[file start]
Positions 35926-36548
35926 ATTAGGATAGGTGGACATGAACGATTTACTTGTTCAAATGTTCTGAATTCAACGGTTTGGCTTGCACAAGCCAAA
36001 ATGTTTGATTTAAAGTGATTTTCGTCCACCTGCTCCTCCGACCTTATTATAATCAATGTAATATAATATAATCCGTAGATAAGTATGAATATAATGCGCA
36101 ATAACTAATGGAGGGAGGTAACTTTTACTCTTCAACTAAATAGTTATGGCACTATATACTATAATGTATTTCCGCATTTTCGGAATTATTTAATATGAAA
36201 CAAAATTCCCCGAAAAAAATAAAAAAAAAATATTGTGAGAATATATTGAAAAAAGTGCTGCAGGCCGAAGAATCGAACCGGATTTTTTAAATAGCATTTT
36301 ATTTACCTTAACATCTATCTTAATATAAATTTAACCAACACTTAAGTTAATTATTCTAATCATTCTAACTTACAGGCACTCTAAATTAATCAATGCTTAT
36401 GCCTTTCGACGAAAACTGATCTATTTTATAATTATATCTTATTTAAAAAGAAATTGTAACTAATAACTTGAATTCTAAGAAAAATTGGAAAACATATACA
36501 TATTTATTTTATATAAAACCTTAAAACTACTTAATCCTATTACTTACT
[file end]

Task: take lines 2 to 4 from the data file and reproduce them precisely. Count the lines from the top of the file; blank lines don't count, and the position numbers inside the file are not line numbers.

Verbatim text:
35926 ATTAGGATAGGTGGACATGAACGATTTACTTGTTCAAATGTTCTGAATTCAACGGTTTGGCTTGCACAAGCCAAA
36001 ATGTTTGATTTAAAGTGATTTTCGTCCACCTGCTCCTCCGACCTTATTATAATCAATGTAATATAATATAATCCGTAGATAAGTATGAATATAATGCGCA
36101 ATAACTAATGGAGGGAGGTAACTTTTACTCTTCAACTAAATAGTTATGGCACTATATACTATAATGTATTTCCGCATTTTCGGAATTATTTAATATGAAA